Philosophy Journal Hosts Debate on “Jewish Influence”

Cofnas’s take on that issue is ultimately based on his claim that “Jews are overrepresented in all intellectual movements and activities that are not overtly anti-Semitic primarily because they have high mean IQs” (Cofnas, p.1331). This is part of his view that there is “legitimate science on race differences” (Cofnas, p. 1332) in regard to intelligence (previously).
Cofnas characterizes MacDonald as claiming that “intelligent, ethnocentric Jews created liberal intellectual and political movements to promote Jewish interests at the expense of gentiles” (Cofnas, pp. 1330-31). MacDonald posits ethnocentric “ethnic networking” (MacDonald, p.2), “Jewish hypocrisy” (p.9), “Jewish activism” (throughout), and efforts to “recruit gentiles as ‘window dressing’ to conceal the extent of Jewish dominance” (p.3) in leftwing organizations, among other things, as elements of the Jewish conspiracy.
Welcome to 2022.
Both MacDonald and Cofnas are preoccupied with the question: “Did Jews create liberal multiculturalism to advance their ethnic interests?” (Cofnas, p.1332).
Did I mention that Philosophia‘s subtitle is “Philosophical Quarterly of Israel“? One might wonder to what extent Cofnas and MacDonald consider the publication of their articles in an Israel-based journal evidence against the presumptions of their debate.

Philosophia is edited by Asa Kasher (Tel Aviv). In response to questions about the publication of these articles, he wrote that the papers were refereed prior to publication, but that it was “a mistake” to publish them, explaining that he was “not aware of the general background of the debate” and that he is “sorry for treating the discussion as an ordinary philosophical debate.” He added that further comments from him may be forthcoming.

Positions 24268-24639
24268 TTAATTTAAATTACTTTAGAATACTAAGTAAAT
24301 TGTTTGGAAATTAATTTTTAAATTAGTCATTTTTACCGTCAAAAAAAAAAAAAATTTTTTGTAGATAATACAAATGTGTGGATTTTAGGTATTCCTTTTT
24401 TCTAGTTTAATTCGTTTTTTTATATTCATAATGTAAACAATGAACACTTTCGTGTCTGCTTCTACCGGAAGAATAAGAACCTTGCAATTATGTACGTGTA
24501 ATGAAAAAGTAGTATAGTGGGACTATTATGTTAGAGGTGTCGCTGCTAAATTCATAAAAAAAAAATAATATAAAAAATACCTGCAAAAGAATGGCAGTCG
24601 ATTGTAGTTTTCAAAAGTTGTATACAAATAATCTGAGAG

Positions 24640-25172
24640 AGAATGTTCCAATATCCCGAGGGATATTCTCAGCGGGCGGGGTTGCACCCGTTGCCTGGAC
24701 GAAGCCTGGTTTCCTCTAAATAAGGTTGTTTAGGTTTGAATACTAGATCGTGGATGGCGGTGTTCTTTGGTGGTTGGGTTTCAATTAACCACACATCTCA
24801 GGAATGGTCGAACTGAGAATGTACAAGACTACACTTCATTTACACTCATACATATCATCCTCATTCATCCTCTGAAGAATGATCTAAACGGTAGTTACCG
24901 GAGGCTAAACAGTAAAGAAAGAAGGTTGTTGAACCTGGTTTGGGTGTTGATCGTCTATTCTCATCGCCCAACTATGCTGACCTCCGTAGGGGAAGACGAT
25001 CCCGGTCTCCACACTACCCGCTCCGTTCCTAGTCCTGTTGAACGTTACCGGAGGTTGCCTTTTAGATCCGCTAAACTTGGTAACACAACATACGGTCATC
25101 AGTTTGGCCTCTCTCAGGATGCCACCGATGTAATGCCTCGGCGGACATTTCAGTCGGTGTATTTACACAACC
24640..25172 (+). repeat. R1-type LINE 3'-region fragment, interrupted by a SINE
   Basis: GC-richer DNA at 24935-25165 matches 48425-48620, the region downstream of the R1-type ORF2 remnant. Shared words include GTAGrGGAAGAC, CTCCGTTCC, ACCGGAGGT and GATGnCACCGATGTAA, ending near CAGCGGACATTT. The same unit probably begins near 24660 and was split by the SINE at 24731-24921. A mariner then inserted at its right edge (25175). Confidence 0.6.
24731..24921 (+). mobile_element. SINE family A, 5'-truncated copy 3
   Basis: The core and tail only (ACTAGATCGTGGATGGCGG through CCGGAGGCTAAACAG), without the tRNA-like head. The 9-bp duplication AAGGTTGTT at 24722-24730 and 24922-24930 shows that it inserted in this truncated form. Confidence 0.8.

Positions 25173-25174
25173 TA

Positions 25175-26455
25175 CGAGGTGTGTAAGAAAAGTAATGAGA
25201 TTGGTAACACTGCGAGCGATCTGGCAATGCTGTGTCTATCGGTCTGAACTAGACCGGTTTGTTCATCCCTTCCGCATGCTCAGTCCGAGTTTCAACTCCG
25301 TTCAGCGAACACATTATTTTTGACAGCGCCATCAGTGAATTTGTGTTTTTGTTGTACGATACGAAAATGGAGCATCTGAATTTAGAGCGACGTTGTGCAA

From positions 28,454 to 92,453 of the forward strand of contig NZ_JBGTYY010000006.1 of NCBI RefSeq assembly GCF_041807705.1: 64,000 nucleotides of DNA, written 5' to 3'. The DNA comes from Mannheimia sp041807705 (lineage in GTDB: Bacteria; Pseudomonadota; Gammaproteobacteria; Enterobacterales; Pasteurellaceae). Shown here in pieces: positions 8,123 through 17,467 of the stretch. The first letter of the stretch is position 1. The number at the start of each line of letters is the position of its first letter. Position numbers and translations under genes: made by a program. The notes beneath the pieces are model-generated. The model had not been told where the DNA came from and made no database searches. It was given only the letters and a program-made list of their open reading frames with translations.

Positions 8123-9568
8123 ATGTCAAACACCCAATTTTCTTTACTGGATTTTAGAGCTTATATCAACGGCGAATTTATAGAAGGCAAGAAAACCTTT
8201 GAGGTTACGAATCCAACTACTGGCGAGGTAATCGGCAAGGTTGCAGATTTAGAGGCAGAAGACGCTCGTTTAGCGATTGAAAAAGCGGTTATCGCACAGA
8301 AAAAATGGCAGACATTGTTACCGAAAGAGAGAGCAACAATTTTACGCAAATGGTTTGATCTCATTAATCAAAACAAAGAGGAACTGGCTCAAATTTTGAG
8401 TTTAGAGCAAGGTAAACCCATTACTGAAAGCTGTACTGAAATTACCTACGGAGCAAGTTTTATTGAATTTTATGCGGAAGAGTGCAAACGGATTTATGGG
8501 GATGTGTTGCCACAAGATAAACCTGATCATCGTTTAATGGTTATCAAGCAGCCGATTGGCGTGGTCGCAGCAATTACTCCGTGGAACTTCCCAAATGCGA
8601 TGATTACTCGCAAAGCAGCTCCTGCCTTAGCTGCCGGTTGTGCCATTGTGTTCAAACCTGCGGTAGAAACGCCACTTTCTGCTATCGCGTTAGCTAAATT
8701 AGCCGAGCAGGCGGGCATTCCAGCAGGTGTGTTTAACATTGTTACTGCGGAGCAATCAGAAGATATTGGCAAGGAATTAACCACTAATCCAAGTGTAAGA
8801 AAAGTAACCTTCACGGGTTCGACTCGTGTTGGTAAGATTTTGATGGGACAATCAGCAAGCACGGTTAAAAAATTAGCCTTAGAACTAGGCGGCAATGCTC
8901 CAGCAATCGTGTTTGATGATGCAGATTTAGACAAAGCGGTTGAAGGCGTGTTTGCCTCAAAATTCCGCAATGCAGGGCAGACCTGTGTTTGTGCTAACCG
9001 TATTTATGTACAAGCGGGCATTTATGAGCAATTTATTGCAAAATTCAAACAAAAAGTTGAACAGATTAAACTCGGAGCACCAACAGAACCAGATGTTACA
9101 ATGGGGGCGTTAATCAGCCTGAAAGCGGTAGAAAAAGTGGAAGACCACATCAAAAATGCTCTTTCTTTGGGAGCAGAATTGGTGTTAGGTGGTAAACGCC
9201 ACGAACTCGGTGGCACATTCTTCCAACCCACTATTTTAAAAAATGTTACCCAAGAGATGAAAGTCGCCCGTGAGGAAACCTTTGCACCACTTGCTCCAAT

Have Jews insinuated themselves into positions of power and influence, “transforming America contrary to white interests,” because they are innately gifted with higher IQs and are reluctant to join forces with anti-Semitic groups, or is it also because they are ethnocentric and hypocritical networkers good at using non-Jews to pursue their own interests? Race science and/or conspiracy theory? This—pardon the editorializing—outrageous question is currently under discussion in the pages of the academic philosophy journal Philosophia.

Readers may recall that Philosophia was in the news in 2020 for another paper that was published by “mistake.” Dr. Kasher informs me that he “asked Springer to start a procedure of retracting” that paper, though it remains online.
Yesterday, Moti Mizrahi (Florida Institute of Technology) who was until last night the associate editor of Philosophia, wrote on Twitter: “I had nothing to do with the publication of this [McDonald’s] paper in Philosophia. I’ve asked the EiC to reconsider its publication in Philosophia.” Later in the day, he announced his resignation from the journal.
January 1st saw the online publication of “The ‘Default Hypothesis’ Fails to Explain Jewish Influence” by Kevin MacDonald, who is described on Wikipedia as an “anti-Semitic conspiracy theorist, white supremacist, and retired professor of evolutionary psychology.” MacDonald’s 32-page article is a response to a piece by Nathan Cofnas, “The Anti-Jewish Narrative,” that Philosophia published last February, and which is one of a series of pieces in which Cofnas critiques McDonald.

MacDonald also takes up the question of whether Jews should be welcomed by white supremacists. Here is his answer, which I reproduce as a screenshot for those who might otherwise be incredulous that an academic journal published these words:
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